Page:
I am interested to see how different people deal with feeling angry. Here’s some of what I’ve seen:
- Ignore or deny the feeling. I know at least one person who simply does not show anger, no matter what the provocation. It’s difficult to believe that they don’t feel angry at times, as I know they are exposed to injustice and unfairness. However, they never show it. I can’t help wondering how healthy this is!!
- Lash out at others. Many of the people I see professionally are either the recipients or perpetrators of this response. Feelings of anger are dealt with by physically assaulting another person. Sometimes this is the person who precipitated the anger, but often it’s just the next available target such as spouse or children.
- Lash out at things. These are the people who come to the ED with hand fractures from punching a wall, or lacerations from kicking a glass window or door. It’s probably safer for other people, but can be life-threatening or fatal for the angry person.
- Lash out at themselves. Some people cut themselves or stab themselves to “let out the bad spirits” when they feel angry.
- Drink the problem away. Alcohol complicates things, almost never helps, as it acts as a dis-inhibitor. People who would normally cope well with anger feelings tend to cope less well when intoxicated with alcohol. The grog doesn’t make normally placid people into monsters, but rather it unmasks the monster that is normally well-controlled by civilised behaviour.
- Become withdrawn. Some people, especially those who feel unable to do anything about the situation that causes them to feel angry, withdraw into themselves. I suspect that these are the same ones who lose it when they get drunk.
- Express their feelings in words. Swearing and raised voices may be habitual, but can also be an expression of anger. The angry feelings are defused by the outburst and dissipate, until the next event that precipitates angry feelings. The damage from this coping technique comes from what is said and to whom, as in the classic ‘career-limiting move’ where the angry outburst is directed at the boss, or the relationship-straining effect of yelling at your spouse. Some people have a safe place to express their anger, such as a ‘yelling tree’ or a workout at the gym with a punching bag.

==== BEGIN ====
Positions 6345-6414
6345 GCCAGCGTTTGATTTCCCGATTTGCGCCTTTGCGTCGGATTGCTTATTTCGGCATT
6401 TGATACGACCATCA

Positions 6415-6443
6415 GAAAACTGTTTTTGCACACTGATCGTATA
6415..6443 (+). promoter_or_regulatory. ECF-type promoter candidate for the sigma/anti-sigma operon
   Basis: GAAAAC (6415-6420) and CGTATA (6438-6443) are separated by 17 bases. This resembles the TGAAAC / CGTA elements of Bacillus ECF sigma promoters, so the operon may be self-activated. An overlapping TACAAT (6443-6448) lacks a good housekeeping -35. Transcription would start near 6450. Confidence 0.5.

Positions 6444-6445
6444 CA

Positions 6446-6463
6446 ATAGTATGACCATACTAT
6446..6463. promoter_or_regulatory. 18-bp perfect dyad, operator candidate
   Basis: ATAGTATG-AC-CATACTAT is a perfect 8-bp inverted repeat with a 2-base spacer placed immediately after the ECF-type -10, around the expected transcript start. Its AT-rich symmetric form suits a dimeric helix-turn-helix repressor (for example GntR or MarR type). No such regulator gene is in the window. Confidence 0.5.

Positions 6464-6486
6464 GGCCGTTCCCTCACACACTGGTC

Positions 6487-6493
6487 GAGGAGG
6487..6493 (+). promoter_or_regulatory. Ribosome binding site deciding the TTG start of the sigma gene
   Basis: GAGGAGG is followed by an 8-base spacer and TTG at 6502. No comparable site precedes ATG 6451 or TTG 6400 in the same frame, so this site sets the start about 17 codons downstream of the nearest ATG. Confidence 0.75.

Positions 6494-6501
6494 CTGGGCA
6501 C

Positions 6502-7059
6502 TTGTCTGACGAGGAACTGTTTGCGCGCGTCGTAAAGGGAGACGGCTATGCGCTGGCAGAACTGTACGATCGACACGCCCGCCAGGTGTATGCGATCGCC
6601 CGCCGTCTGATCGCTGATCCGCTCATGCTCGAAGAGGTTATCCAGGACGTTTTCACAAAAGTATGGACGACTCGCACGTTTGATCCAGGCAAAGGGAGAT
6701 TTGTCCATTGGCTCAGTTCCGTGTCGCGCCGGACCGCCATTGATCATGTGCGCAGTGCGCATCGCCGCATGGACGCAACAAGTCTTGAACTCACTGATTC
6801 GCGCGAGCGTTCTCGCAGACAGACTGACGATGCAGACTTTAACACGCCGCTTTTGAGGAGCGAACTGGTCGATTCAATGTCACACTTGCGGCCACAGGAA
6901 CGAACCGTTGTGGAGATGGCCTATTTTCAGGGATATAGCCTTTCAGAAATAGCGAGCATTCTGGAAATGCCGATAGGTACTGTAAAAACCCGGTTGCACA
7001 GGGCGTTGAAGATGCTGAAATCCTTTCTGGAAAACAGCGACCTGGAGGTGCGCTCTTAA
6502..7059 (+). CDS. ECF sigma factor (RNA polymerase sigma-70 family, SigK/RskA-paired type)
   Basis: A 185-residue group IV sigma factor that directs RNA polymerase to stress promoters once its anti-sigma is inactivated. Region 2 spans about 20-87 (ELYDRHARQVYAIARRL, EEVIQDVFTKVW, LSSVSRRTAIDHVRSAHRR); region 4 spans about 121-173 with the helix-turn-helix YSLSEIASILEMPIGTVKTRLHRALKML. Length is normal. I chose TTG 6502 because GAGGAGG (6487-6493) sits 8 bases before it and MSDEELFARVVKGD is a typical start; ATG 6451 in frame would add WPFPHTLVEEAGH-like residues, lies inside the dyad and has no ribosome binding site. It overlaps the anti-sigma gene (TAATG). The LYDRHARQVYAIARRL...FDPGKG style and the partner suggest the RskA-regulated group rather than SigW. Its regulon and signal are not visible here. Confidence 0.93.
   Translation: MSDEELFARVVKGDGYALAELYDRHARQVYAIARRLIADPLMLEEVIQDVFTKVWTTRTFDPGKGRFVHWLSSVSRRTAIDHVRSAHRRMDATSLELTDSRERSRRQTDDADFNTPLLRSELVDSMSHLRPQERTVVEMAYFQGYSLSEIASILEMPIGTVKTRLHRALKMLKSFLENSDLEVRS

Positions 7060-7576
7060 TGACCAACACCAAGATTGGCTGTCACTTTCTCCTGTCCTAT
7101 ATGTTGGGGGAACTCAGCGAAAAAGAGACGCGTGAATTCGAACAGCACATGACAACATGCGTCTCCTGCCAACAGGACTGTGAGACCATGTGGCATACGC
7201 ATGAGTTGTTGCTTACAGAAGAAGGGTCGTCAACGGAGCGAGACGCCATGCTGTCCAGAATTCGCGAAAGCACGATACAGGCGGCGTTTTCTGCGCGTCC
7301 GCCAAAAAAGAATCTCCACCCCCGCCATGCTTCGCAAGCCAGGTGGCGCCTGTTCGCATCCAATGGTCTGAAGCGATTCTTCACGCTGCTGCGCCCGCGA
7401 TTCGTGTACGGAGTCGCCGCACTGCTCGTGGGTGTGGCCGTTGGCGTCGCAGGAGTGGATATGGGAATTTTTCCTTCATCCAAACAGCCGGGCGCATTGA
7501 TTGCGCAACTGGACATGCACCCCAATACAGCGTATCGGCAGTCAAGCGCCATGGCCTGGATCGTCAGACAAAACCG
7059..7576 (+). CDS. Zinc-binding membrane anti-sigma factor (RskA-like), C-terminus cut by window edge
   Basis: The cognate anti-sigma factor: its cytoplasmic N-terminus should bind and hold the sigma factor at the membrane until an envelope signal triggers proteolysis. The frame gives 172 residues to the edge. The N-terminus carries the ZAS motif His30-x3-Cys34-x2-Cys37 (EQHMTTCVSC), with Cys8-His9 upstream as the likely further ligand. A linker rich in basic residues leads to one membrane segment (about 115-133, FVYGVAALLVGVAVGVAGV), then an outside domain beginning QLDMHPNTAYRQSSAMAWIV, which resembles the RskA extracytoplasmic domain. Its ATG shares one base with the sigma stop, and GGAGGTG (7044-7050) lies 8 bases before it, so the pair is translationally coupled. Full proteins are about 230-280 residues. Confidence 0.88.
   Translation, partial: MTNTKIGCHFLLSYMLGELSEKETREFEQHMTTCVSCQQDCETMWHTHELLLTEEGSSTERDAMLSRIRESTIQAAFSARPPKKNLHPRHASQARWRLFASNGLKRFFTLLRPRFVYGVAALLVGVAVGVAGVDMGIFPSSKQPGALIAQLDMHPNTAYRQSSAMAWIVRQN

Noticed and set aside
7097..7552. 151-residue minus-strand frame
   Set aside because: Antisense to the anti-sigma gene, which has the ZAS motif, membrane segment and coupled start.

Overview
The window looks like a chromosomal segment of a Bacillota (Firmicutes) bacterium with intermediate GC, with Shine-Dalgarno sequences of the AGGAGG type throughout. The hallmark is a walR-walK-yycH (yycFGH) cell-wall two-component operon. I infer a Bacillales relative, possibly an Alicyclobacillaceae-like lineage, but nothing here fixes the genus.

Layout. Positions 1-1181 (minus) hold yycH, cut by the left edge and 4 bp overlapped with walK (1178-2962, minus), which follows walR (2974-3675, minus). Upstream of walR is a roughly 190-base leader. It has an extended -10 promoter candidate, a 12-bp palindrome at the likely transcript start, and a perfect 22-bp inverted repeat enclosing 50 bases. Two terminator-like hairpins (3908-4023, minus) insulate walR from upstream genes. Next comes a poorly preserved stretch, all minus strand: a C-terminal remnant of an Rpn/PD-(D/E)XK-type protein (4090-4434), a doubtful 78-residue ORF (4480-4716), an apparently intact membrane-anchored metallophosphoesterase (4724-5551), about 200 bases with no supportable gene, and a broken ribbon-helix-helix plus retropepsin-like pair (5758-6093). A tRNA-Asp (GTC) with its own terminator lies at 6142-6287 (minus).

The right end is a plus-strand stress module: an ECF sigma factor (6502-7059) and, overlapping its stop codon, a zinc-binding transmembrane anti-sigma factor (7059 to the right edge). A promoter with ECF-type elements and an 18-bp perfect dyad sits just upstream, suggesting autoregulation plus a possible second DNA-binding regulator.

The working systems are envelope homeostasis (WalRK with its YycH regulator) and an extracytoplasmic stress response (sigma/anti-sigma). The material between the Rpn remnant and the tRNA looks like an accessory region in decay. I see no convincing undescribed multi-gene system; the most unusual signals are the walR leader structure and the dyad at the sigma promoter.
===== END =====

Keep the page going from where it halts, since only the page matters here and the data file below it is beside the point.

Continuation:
- Grumbling. This is related to swearing and yelling, but more low-key. It can be seen in people who always seem to be complaining about something or other. Sometimes it is due to other feelings, but unresolved anger can lead to chronic whingeing. It is hard to be positive about life when you’re angry.
- Any combination of some or all of the above.
So, I hear you asking, how do I cope with anger? Well, let’s see … I don’t ignore it. I never lash out at others, after seeing my parents violence when I was growing up and deciding that such behaviour is despicable. I don’t lash out at things any more, as I’ve come to realise that I have to pay to replace them which means I have less resources to do enjoyable things. I never lash out at myself because, well, I just don’t. I never drink alcohol or use any of the other popular escape substances. I do become withdrawn especially when I’m at work or somewhere else that expressing negative feelings is detrimental. My main coping mechanism is swearing, which works really well for me but probably less well for those around me. They do tend to recognise that it’s a short storm, it’s never physical, rarely malicious, and there are no grudges held onto afterwards. I have been called a ‘grumpy old man’ but of course that’s not me … much.
Anger is one of those things that scares a lot of people, including me sometimes. It often means the person is out of control, and when dealing with an angry person I try to empathise and help them regain control. One thing I learned as a child was that anger can be a powerful tool if used appropriately. When I was being beaten with a stick by my father, I would use anger to make it pain-free. Then when I was old enough, I used anger to give me the courage to stand up to him for the bully that he was. Anger must be kept under control though. It’s a bit like fire. A good servant if properly trained, but a very poor master.